LC-3 This list may add a few more items, but you can also include a tiny bit of what I call "sprint cleaning." This is just deep cleaning that I work on quickly, for very short stretches of time. (I have all my deep cleaning broken down into "sprints" that take anywhere from five minutes, for LC times, to forty-five minutes, for high capacity times.)
Once I felt comfortable and wasn't struggling to check things off, I made a weekly list too. This was so helpful to me because as the weeks went by, I began associating certain days with certain chores. For once, my plants were being watered regularly!
You can jump into the "Weekly Schedule" when you have the bandwidth for it. Weekly tasks are things that don't have to get done every day, like ordering groceries. The weekly LC list focuses on big impact things like wiping down the bathroom (for me, this makes a big difference to my mental health), having clean towels, and getting food in the fridge. The same principle applies as I mentioned above- do a quick job and move on. The point is not to have a spotless bathroom but to get in the habit of cleaning the priorities. If there's a voice in your head telling you the job isn't worth doing if it's not done well, tell that voice I said "shut up."
Finally, if you want to make yourself a sprint cleaning list, feel free. Because we aren't making this about perfection, we don't need to feel overwhelmed by all the work there is. It is a big job to deep clean the oven, for instance. But it's quick and easy to scrub the stovetop, wipe down the exterior of the oven, or remove the heat knobs to clean.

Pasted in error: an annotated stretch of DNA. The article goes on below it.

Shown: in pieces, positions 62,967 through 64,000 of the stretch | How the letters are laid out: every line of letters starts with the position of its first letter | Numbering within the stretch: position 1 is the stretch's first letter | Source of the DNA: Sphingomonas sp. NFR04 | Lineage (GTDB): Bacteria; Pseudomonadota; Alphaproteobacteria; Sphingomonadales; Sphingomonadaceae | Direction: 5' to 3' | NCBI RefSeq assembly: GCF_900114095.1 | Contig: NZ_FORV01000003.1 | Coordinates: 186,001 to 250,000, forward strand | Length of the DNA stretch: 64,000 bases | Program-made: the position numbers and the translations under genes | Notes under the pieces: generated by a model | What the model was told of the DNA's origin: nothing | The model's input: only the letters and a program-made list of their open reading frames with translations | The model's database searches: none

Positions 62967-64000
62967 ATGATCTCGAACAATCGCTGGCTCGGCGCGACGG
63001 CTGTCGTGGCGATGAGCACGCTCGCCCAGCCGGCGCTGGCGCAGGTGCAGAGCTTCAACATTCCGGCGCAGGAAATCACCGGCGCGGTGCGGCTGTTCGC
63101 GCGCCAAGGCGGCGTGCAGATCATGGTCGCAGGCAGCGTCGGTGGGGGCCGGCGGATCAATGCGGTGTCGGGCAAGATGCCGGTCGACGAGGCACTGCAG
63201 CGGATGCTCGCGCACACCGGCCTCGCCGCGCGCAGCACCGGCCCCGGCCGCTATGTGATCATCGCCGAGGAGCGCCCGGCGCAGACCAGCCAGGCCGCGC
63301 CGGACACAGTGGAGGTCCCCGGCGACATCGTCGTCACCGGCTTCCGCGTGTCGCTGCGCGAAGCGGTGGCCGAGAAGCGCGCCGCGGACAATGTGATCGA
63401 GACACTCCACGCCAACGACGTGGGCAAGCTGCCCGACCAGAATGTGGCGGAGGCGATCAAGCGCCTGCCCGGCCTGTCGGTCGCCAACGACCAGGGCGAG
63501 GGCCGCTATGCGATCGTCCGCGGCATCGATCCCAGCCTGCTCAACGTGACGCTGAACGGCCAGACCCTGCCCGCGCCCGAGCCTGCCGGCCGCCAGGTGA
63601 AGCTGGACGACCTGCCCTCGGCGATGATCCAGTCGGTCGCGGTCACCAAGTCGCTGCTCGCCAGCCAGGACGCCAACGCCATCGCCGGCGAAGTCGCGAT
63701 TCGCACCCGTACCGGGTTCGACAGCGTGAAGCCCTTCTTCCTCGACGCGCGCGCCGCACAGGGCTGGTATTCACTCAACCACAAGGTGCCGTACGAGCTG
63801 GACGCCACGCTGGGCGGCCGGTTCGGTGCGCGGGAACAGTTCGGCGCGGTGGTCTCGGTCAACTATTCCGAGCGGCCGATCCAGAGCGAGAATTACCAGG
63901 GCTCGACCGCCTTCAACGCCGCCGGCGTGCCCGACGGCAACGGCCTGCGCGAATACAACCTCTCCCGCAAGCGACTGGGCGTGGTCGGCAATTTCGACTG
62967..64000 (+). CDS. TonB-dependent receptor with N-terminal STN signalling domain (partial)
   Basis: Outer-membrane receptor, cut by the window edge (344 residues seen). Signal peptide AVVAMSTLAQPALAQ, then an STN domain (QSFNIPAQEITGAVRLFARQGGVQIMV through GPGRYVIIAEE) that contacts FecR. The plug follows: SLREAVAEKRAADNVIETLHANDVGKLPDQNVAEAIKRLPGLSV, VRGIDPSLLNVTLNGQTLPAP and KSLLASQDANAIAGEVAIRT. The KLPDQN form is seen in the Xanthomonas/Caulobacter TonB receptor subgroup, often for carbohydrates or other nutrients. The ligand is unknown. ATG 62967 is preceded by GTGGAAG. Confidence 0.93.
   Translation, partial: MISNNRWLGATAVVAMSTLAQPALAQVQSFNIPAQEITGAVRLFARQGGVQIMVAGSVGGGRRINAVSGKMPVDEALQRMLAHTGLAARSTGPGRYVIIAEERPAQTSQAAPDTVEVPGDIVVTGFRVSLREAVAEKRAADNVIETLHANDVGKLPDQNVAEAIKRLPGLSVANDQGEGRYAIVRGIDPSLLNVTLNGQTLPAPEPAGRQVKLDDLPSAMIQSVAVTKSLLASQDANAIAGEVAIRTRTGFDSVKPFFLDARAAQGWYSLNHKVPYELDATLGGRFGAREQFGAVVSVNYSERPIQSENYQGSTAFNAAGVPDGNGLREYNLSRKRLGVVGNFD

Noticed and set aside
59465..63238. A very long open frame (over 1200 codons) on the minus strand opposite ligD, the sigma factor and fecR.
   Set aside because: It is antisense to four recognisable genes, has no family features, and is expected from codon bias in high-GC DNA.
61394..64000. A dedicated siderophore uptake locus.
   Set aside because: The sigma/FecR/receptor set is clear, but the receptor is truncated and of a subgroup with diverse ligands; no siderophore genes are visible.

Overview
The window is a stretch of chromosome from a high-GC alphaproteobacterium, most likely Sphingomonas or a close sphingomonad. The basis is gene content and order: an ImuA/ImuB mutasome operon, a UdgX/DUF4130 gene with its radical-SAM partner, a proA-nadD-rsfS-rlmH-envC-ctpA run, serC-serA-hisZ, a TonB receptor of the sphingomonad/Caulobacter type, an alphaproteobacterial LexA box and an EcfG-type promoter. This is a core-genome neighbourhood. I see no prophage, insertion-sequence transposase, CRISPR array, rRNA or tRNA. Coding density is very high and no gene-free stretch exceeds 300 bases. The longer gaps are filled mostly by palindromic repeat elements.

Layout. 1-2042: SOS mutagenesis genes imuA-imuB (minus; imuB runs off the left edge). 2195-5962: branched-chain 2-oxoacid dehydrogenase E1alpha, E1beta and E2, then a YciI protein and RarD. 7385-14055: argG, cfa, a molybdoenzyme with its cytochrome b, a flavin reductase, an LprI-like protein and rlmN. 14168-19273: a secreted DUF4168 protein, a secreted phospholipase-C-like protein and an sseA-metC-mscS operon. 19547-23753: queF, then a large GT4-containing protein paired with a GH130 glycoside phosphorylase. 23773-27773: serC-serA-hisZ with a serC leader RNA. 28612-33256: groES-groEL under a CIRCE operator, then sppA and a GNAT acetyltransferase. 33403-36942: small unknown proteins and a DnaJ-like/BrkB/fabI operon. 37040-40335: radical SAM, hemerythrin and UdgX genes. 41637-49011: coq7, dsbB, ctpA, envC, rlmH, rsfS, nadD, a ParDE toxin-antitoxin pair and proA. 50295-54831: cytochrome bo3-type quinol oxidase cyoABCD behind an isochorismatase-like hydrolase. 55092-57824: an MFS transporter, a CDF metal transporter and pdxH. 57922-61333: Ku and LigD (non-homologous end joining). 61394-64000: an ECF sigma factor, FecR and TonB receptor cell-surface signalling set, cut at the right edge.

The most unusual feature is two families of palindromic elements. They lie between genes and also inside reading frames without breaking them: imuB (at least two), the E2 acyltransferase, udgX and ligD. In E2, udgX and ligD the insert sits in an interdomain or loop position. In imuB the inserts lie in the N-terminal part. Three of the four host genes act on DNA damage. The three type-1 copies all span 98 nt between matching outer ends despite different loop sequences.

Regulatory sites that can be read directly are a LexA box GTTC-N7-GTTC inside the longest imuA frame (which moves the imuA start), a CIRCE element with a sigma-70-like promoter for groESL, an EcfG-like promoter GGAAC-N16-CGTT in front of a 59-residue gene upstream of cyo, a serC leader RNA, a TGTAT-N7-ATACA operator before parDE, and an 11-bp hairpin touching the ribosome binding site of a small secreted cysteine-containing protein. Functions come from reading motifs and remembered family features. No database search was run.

When you feel very comfortable with the LC daily and weekly tasks, you can make an "average capacity" list. But please always remember- if you are at average or high capacity one day, and something hard happens, like a depressive period or lack of sleep, go right back to your LC list. The point is always to select the list which will respect your current capacity. If you do this, cleaning won't feel "all or nothing," and you can continue to make progress. Small progress is FAR better than being frozen by the idea of "perfect cleaning."
I will be back next week to break down the way I made my average capacity lists. I hope this helps and that you'll let me know if you have questions!